Clinicians should follow up with patients and/or caregivers after tonsillectomy and document in the medical record the presence or absence of bleeding within 24 hours of surgery (primary bleeding) and bleeding occurring later than 24 hours after surgery (secondary bleeding).

KAS15B: POSTTONSILLECTOMY BLEEDING RATE
Clinicians should determine their rate of primary and secondary posttonsillectomy bleeding at least annually.

10. Where can I get more information?
Visit http://www.entnet.org/tonsillectomyCPG for more information.

About the AAO-HNS/F

The American Academy of Otolaryngology-Head and Neck Surgery (AAO-HNS) represents approximately 12,000 specialists worldwide who treat the ear, nose, throat, and related structures of the head and neck. The AAO-HNS Foundation works to advance the art, science, and ethical practice of otolaryngology-head and neck surgery through education, research, and lifelong learning.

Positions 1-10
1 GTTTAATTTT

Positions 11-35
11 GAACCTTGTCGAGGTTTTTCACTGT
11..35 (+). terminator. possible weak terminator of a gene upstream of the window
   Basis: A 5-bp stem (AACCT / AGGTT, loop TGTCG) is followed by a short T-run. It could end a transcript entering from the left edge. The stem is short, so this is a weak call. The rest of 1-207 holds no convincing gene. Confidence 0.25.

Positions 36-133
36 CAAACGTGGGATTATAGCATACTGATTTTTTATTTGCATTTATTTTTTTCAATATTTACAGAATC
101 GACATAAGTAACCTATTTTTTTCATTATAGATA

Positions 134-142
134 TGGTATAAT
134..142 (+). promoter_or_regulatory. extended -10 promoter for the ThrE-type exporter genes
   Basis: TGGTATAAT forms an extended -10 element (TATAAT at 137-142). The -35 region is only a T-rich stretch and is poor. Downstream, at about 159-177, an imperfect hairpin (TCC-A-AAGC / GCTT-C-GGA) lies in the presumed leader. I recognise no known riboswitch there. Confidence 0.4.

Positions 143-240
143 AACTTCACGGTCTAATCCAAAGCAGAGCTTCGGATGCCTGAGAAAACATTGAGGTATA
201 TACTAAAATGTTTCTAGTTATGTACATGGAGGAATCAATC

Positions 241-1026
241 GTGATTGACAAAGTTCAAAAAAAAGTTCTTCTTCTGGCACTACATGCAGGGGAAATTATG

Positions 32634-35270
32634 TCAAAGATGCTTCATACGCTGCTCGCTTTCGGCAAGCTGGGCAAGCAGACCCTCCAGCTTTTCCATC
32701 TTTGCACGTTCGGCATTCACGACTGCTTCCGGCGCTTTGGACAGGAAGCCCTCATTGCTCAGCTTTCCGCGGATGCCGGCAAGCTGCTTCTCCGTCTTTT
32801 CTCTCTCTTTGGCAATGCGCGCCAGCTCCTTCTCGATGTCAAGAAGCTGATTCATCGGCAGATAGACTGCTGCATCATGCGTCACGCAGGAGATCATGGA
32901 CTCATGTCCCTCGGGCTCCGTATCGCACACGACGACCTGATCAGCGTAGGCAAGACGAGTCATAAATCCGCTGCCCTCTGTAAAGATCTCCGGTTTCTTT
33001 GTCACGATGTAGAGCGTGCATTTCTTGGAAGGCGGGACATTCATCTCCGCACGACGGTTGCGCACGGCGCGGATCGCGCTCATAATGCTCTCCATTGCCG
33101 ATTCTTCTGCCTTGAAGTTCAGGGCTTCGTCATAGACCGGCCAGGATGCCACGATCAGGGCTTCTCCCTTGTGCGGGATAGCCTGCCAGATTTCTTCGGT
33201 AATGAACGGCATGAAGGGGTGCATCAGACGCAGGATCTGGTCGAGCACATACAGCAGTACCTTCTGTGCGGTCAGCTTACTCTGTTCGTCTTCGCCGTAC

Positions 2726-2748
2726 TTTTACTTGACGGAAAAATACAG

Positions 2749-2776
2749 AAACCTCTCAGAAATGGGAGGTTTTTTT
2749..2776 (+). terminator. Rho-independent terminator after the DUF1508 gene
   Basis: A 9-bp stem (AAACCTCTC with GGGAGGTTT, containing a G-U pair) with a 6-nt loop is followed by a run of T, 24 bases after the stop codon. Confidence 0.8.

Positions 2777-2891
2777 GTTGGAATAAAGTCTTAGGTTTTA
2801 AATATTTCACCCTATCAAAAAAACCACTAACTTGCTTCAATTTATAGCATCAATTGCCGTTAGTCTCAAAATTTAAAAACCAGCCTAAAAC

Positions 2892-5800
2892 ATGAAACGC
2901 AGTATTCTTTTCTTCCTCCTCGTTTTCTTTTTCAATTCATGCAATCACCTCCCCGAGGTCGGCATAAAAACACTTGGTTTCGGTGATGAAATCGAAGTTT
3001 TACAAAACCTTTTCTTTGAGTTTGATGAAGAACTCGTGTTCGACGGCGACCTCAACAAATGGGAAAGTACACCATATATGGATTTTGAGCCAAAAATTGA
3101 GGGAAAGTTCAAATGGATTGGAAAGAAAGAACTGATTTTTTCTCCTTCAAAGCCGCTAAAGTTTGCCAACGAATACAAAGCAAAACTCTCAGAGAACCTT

American Academy of Otolaryngology - Head and Neck Surgery

Related Tonsillectomy Articles:

Tonsillotomy: Fewer adverse effects at first, but renewed inflammation/surgery possible
In the short term, tonsillotomy is associated with less pain, as well as fewer swallowing and sleeping problems, than tonsillectomy.
Anesthesia is safe in the young, study finds
A single exposure to general anesthesia poses no cognitive risk to healthy children under age three, a critical time in brain development, according to a multicenter study led by Columbia University Medical Center and NewYork-Presbyterian/Morgan Stanley Children's Hospital.
Tonsillectomy can improve quality of life
Adults suffering from frequent sore throats might find relief by having their tonsils removed: after undergoing tonsillectomy (surgical removal of the tonsils), people were found to have fewer cases of sore throat, fewer missed working days, and an improved quality of life.